18 of the world’s most underrated food cities, according to chefs
These lesser-known locales are brimming with fantastic restaurants, top-notch coffee shops and alfresco markets.
By Morgan Olsen Posted: Friday March 12 2021
Over the past year, we’ve had a lot of time to fantasize about future vacations and reprioritize our travel wish list. While we still have a ways to go before we’re freely jet-setting around the globe again, there’s no harm in daydreaming about it. If you’re the kind of traveler who books dinner reservations before you even look at hotels, we’ve got just the thing for you. We asked some of the world’s best chefs to share their favorite underrated food cities – the kind of places that are brimming with phenomenal restaurants, super-fresh seafood and lively night markets. They delivered tenfold, with a checklist of lesser-known foodie locales around the world, from a seaside state in India to a trio of Italian underdogs. Add these delicious destinations to your travel wish list, then start plotting out your meals accordingly.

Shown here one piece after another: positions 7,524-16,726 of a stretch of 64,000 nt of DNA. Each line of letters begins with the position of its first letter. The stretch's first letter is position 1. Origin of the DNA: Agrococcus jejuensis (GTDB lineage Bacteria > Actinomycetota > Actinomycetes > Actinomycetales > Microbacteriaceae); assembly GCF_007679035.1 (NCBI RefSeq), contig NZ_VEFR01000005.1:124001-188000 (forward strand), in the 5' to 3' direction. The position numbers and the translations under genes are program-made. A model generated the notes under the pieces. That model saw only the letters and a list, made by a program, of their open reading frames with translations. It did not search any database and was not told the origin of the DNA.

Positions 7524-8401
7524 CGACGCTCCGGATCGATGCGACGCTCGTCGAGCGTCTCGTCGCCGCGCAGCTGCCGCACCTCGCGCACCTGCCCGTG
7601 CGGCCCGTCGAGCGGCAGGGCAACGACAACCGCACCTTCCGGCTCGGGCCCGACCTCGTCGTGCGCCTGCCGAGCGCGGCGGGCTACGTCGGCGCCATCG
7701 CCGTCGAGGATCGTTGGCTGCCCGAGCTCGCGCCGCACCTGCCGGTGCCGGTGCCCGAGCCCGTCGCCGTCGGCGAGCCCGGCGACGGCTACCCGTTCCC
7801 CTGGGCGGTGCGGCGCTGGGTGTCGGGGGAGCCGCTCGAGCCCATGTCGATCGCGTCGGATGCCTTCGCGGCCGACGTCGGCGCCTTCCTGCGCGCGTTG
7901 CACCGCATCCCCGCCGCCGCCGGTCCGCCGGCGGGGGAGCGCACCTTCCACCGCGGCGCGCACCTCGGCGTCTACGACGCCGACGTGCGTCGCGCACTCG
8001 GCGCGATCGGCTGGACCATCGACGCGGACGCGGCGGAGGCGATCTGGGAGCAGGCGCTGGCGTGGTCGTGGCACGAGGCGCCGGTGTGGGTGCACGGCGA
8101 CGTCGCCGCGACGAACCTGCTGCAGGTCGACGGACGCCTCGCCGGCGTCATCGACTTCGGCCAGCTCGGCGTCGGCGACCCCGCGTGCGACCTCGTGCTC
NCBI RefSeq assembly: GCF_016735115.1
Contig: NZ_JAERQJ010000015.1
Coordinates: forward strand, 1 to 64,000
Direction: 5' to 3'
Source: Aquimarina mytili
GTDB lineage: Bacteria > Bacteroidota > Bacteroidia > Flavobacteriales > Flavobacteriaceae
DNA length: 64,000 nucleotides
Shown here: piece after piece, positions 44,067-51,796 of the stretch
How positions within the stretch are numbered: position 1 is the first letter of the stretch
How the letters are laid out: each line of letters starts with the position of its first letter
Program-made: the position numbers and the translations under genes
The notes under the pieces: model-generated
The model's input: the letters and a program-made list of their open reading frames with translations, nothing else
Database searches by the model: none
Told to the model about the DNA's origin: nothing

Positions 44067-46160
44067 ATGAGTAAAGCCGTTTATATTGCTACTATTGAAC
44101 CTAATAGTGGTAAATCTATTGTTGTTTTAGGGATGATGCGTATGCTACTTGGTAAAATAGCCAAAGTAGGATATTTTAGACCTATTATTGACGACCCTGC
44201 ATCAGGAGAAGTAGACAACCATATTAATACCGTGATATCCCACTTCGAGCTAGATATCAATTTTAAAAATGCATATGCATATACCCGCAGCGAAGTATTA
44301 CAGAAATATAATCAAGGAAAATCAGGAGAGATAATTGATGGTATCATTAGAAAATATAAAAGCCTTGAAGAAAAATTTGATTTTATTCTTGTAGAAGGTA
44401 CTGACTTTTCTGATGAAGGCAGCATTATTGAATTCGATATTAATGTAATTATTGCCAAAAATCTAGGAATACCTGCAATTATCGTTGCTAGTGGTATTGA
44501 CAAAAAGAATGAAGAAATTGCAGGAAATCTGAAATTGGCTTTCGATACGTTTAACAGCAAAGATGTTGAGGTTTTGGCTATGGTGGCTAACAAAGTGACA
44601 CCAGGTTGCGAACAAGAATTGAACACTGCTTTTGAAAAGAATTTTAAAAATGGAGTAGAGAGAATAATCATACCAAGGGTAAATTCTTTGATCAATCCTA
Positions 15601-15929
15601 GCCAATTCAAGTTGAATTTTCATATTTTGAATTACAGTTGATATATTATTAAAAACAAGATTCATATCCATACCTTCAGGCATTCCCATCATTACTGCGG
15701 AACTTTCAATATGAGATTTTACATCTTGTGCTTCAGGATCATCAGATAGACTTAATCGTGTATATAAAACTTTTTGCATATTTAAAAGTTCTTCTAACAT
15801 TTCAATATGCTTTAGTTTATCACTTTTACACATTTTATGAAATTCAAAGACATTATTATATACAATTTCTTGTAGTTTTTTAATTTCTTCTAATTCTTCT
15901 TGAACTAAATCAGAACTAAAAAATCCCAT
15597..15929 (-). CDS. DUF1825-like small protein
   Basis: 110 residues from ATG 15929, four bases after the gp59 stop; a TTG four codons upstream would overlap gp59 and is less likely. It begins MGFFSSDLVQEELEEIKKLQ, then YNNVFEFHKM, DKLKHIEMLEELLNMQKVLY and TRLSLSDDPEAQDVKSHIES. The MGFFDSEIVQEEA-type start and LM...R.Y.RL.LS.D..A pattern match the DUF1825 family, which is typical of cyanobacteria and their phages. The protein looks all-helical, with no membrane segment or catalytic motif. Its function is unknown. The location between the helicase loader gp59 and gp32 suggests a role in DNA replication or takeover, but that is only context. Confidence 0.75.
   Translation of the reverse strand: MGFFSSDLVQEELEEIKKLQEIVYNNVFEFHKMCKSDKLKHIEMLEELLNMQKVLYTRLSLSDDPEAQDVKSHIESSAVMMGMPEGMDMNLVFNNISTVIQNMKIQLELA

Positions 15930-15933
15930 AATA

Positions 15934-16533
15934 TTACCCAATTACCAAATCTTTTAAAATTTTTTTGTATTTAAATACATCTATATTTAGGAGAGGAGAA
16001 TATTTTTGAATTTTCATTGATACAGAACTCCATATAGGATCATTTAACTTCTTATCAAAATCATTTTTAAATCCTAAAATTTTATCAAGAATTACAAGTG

Craving more insider insight from the world’s best chefs? You’re in the right place. Talk to the Chef! is a new weekly food series that will tap into the minds of culinary leaders around the globe. The conversation changes just as often, and we’ll chat with chefs about everything from podcasts and kitchen equipment to travel and trends.
“I lived in Singapore for three years prior to moving to New York and have never eaten so well in my life. I think Singapore is the melting pot of Asia. Singapore is surrounded by Malaysia, Indonesia, Thailand and Vietnam, to name a few. You can’t visit without going to the hawker stalls like the locals; you will find all the best foods there.” —Emily Yuen, executive chef of Bessou and Bessou at Time Out Market in New York City
“The Emilia-Romagna region in Italy produces some of the best pasta, olive oil, parmesan cheese, balsamic vinegar, mortadella and wine – to name just a few. Modena is home to the world-famous Osteria Francescana, but believe me, it is full of incredible places to eat. You can go to any deli, osteria, trattoria or ristorante and be served up next-level dishes like tortellini en brodo made using local ingredients. Nearby Parma and Bologna are also amazing.” —James Cochran, chef-owner of 12:51 by Chef James Cochran in London